Catering queen

Junior takes culinary field by storm



Junior Tara O’Donnell cooks ratatouille, a stewed vegetable dish, in her kitchen. She wears the chef’s coat that she won while on Chopped Junior. “I love to cook different dishes,” O’Donnell said. “My favorites to cook are mediterranean, french and asian dishes.”

The scent of chocolate cupcakes fills the air in the home of a happy couple and their close friends. Junior Tara O’Donnell works quickly and precisely while the guests eat and celebrate the recent wedding. Crostini with filet mignon and horseradish cream, chicken skewers with Thai peanut sauce, fig and goat cheese puffs, mushroom pastries and turkey meatballs with tzatziki sit out on the table for the guests to enjoy. O’Donnell looks out from the kitchen to see everyone savoring the food, making all the stress and preparations worth it.

O’Donnell has a passion for all things culinary arts. Since winning “Chopped Junior” four years ago, she has been practicing her cooking skills and running a catering business named Tara’s Tasty Table. She hopes her early start in the culinary business will set her up for a successful future in the field.

“I definitely want to go into the food industry,” O’Donnell said. “But as I’m getting older, I’m getting more interested in the business side, so I’m thinking about travel, tourism, hospitality or maybe food science.”

O’Donnell has expressed her cooking talent from an early age. Her parents took notice in her unique abilities by observing her while she would help them cook meals.

“She started really taking an interest when she was 3,” Tara’s mom Joanna O’Donnell said. “We had a little stool for her to stand on, and I would have her mix spices. She was able to identify flavors. Her palate seemed to be very sophisticated from a very early age. We felt that she had talent right from the start.”

While in middle school, O’Donnell competed on “Chopped Junior,” a show on Food Network in which children enter the cooking competition, and the last chef standing wins a Chopped Junior chef’s coat and $10,000. O’Donnell ended up winning the show after hours of preparation, practice and dedication.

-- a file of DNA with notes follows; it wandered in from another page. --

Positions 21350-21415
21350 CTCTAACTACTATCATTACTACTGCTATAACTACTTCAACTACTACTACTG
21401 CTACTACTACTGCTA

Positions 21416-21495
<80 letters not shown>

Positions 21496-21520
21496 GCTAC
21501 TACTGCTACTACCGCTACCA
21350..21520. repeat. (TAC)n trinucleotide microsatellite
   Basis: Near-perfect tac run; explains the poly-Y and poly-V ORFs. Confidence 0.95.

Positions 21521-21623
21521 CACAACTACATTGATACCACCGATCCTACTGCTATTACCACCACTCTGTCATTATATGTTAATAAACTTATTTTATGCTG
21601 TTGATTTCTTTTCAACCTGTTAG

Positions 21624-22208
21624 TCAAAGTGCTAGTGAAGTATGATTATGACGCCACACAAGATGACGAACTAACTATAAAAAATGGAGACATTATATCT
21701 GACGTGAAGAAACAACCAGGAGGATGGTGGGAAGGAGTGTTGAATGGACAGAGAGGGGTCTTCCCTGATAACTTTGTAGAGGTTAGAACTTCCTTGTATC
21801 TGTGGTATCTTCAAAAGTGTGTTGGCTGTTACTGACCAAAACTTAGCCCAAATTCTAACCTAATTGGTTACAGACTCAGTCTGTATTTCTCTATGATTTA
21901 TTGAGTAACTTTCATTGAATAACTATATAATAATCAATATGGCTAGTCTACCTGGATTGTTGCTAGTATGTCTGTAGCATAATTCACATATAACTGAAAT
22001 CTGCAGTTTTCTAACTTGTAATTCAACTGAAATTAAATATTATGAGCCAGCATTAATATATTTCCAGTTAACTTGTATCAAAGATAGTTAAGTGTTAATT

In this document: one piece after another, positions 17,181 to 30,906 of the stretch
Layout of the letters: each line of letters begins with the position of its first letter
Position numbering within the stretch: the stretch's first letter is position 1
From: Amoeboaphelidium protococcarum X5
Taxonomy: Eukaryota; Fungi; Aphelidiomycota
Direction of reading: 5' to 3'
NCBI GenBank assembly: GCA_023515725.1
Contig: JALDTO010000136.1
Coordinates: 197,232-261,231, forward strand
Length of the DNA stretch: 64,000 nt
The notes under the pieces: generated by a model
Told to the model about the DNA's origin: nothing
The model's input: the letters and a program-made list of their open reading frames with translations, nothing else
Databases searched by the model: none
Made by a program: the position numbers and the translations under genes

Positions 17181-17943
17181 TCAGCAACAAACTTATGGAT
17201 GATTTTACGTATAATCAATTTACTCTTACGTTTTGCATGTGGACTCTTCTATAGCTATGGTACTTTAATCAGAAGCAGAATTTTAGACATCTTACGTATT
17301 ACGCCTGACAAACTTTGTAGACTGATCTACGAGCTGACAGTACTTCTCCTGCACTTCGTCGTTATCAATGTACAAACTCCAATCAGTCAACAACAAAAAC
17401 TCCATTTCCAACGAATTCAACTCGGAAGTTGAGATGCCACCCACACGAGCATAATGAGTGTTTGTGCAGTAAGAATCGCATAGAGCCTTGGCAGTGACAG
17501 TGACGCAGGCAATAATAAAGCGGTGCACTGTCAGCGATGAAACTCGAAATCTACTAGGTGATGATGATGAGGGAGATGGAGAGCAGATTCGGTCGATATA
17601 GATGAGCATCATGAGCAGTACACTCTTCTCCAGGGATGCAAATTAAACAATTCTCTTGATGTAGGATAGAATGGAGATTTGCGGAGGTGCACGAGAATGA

“I was so happy,” O’Donnell said. “It’s been about four years, so it’s drifting in my memory which is so sad, but I cried, which you can see on the show. I just felt so happy because I had worked so hard for it and it felt really good. I still wear and use the chef’s coat all the time for catering and events. I put all of the money into my college fund — I didn’t touch any of it.”

O’Donnell’s business is catering to events regularly, and she’s working on writing a cookbook. She says that every time she takes a catering job, she’s always learning because there’s always something unexpected that happens.

“It’s always a lot of work; it’s always way more work than I’m expecting,” O’Donnell said. “But when I’m actually at the person’s house and everyone is giving me hugs and telling me that they’re shocked by how young I am, it’s just a really good feeling. It’s something I’m never expecting because I’m just cooking, but everyone is so happy and encouraging. It’s a really awesome experience.”

For her largest catering job yet, a wedding party, O’Donnell enlisted the help of her friend, junior Claire Kimbel. They cooked six different types of food and hundreds of each; which totaled to about 1,000 items for 80 people. They made the food in O’Donnell’s kitchen, then packaged and took it to the house where the party was.

“It was kind of hectic because it was the biggest catering job she’s ever done,” Kimbel said. “It was really cool to be around her because she’s extraordinary. Her food is so good, I can’t put it into words how amazing it is. It was really cool to be there in the moment and see her in action because she doesn’t really talk about that part of her life very often, so I got a sneak peek.”

O’Donnell said the most rewarding part of being a chef is getting to meet new people and have them enjoy her food. She said she practiced a lot to get to where she is now, and will continue to push herself to be better.